In which O’Brien suffers some more.
An old man sits in solitude, drawing a mandala in the sand. This is a prison cell, and the daily energy shower wipes away his drawing. With nothing else to do, he begins again, but the door opens and the wardens come to release Miles Edward O’Brien from the Agrathi penal facility. He was in prison for 20 cycles on charges of espionage, but he doesn’t have anywhere to go. They hurl him into the bright light outside his cell, and he wakes up on a surgical table, screaming, and his normal age. But he thinks it’s been twenty years. Outside of his machine-induced hallucination, it’s only been a few hours. On this planet, the corrections system creates a personalized prison/torture chamber modeled for each offender. I wonder if they operate on a rehabilitative or a deterrence model? Either way, O’Brien has run afoul of weird planetary punishment and will now have to deal with it. Hey, at least he won’t have to feel himself die over and over again. That’s gotta be fine, right?
The charges were based on Miles getting curious about some Agrathi technology and asking too many questions. By the time Sisko got word, they’d already carried out his 20-year sentence. Bashir will try to remove the memories, but for now O’Brien has to live with remembering 20 years in solitary confinement. The first couple of interactions are pretty awkward, and we’re holding off shoving O’Brien into highly-social situations, or putting him in a room with his wife. Now, the funny part is, O’Brien claims he was alone, but a flashback clearly shows that when he was first ‘thrown into prison’ there was someone else with him, who taught him how the prison worked. Ee’char has been there for six years, for sedition, and since we didn’t see anyone else in the room with Miles when he woke up is either wirelessly networked in from another room. Even though he wasn’t in the cell when Miles woke up, if he’s real then that’s some pretty precise timing on the part of the penal staff.
Bashir can’t do much to fix O’Brien, as it turns out. The Agrathi didn’t ‘implant memories’ so much as they ran inputs through his brain and made his brain react to them. For all intents and purposes, O’Brien lived those 20 years in every sense but they physiological one. The memories are real, and Bashir can’t remove them without wiping O’Brien’s whole memory. But Miles is pretty strong, overall. He’ll adjust, as he has to all the other nightmare stuff he’s been through. To start with, he’s got to get used to replicators. And the fact that his wife is pregnant, and also that she’s not Ee’char.
O’Brien has some rationing habits with food, and trying to get used to not having to do that, and also being able to go color with his daughter. The rationing thing is because in prison, he wasn’t always fed on time, so he learned to put some away for a famine. Ee’char taught him that. Also the mandalas, or eseekas as he called them. He’s stayed sane enough to make jokes, because you gotta. Now, back in real life, he sleeps on the floor. He’s used to it.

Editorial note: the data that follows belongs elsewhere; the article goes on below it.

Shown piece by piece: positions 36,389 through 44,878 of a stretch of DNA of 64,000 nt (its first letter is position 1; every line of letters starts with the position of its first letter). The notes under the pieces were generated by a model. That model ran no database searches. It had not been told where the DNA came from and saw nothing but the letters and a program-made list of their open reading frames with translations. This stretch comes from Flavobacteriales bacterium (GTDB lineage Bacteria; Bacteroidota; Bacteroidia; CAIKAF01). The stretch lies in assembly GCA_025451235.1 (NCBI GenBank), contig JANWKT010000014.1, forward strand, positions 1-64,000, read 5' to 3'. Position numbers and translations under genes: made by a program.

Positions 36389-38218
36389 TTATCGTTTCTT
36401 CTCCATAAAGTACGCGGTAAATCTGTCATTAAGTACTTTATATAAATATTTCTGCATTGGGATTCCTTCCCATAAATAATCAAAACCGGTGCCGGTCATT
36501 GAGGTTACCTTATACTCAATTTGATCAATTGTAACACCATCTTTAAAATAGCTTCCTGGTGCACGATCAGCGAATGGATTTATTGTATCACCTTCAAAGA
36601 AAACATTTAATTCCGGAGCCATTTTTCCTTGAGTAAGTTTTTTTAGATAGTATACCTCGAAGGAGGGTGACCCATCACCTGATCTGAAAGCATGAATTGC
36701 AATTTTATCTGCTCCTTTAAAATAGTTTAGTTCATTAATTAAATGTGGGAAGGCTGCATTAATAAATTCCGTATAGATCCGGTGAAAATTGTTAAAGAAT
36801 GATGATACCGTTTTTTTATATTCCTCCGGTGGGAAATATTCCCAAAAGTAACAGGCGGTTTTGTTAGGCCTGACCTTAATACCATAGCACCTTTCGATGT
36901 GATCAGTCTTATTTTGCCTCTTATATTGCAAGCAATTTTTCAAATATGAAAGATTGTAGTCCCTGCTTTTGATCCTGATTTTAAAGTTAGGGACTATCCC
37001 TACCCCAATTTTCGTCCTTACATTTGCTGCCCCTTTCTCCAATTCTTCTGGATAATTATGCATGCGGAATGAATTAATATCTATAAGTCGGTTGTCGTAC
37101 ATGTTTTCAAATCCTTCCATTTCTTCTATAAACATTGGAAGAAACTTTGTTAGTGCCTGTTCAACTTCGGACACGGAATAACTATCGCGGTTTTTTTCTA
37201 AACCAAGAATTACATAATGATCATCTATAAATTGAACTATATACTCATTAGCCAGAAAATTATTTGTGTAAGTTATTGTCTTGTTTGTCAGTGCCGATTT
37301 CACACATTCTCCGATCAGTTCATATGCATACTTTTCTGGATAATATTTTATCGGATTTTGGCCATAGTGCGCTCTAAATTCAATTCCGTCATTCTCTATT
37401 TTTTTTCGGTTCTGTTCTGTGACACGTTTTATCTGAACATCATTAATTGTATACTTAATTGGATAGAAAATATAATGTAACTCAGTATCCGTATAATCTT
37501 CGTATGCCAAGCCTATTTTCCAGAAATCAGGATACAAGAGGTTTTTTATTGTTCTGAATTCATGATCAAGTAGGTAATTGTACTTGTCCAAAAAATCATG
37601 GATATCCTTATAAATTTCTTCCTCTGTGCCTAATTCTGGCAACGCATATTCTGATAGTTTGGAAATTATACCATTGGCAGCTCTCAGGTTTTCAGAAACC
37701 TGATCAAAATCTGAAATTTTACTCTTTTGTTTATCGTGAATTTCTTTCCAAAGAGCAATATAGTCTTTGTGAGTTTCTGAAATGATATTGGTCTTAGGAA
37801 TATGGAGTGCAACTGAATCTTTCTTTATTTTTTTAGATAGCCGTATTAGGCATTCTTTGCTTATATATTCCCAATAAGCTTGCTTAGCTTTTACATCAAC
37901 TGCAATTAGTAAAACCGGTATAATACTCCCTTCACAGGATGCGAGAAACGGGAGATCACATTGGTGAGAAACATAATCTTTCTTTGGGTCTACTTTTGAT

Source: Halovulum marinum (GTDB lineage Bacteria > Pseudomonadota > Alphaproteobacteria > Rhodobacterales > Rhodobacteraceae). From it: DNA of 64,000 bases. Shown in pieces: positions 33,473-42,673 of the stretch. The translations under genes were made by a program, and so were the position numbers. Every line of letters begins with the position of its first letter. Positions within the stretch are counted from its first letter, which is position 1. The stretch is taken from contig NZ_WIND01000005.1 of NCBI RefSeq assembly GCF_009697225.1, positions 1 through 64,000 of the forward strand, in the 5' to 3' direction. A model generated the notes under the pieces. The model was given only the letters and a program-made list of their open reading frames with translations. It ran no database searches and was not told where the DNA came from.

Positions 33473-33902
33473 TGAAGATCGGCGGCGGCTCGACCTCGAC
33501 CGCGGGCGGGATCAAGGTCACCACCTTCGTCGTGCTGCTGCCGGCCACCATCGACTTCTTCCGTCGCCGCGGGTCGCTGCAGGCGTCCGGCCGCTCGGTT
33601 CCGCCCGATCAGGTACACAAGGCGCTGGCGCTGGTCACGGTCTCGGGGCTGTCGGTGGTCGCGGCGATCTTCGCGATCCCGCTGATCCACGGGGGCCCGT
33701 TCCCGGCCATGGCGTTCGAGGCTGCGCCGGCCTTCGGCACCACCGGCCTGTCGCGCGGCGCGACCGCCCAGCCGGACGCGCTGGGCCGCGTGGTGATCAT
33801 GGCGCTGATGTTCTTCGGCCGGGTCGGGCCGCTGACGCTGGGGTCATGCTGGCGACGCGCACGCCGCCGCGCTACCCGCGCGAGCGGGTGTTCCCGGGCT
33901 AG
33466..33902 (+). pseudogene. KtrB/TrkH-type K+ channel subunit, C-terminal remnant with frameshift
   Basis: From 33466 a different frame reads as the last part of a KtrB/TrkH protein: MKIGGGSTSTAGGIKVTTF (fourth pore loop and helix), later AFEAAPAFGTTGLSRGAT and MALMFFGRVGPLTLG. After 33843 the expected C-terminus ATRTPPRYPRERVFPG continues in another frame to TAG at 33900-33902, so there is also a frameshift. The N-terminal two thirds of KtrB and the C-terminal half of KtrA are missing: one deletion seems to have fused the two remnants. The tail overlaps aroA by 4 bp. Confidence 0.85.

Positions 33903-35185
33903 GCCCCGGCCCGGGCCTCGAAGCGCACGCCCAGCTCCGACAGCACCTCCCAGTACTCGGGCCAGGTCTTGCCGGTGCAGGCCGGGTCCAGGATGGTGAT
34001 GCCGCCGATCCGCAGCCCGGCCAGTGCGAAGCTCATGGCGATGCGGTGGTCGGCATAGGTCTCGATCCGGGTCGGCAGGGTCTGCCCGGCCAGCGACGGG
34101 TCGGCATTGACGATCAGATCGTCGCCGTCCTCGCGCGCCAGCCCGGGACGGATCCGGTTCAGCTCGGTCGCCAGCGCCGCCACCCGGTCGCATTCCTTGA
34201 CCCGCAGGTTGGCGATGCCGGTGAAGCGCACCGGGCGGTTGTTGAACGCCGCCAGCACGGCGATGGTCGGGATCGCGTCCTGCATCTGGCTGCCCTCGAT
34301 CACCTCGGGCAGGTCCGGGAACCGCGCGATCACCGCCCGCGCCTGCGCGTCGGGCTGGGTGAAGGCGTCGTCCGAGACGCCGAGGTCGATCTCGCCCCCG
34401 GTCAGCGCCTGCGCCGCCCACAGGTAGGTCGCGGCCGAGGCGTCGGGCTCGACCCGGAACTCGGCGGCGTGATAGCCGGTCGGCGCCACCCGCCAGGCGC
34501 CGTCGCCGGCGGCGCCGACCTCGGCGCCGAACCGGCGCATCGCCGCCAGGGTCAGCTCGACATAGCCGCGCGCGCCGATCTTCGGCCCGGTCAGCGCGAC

Worf is helping him get back into the swing of things with darts, and kayaking, but Miles keeps seeing Ee’char showing up and vanishing. Learning his old job again is a bit of a task too, but it’s all there buried under the cobwebs, and soon he’s back in uniform and being The Chief again. He’s even been skipping out on his therapy sessions – it’s been ten days since his last session, and Bashir’s here to gently goad him into re-upping – thus revealing the temper of a man who’s been in prison for 20 years. He’s had some temper outbreaks in his cell, too. But when that happened, the Overwatch would threaten Discipline. Now it’s got him attacking Quark for being short-staffed. Ee’char shows up in the bar, admits to being fictional and a hallucination, but he’s here to help anyway.
Sisko calls him in to discuss these outbursts, and O’brien is now scheduled for daily counseling until he’s discharged by said therapist, and is on medial leavc until then. He’s not exactly taking the news well. Ee’char keeps giving him advice, which Miles keeps trying to ignore, until they refer more and more often to the falling-out between them. Ee’char is dead, you see. Fictionally, of course. He’s trying to calm down, but Molly is really not helping. On the bright side, this might be what convinces him he needs therapy, once he finishes demolishing a cargo bay in lieu of just beating his family. Or he could break into a weapons locker to see what a phaser on maximum tastes like.
Bashir’s there to stop him, but they finally get O’Brien to talk about Ee’char. Ee’char was there for almost O’brien’s whole sentence, in fact. He only spent a week or two in solitary. The guards started to starve them both, they ran out of stockpiles, but Ee’char was holding out, so O’Brien killed him for it, only it was a stockpile for Miles too. And Miles got fed the next day. So evidently the Agrathi don’t realy believe in rehabilitation. They’re firm believers in deterrence and efficiency, and now Miles has to face down the savage survivalist that lives in the core of the human brain, once civilization is stripped away.
But the point of civilizaiton is, I guess, not letting one moment of weakness destroy your life. Or maybe that’s the point of friendship. Or therapy. Either way, O’Brien’s on mood stabilizers and therapy for at leas a month, and Molly seems to have bounced back. Plus nobody went bankrupt getting adequate mental healthcare.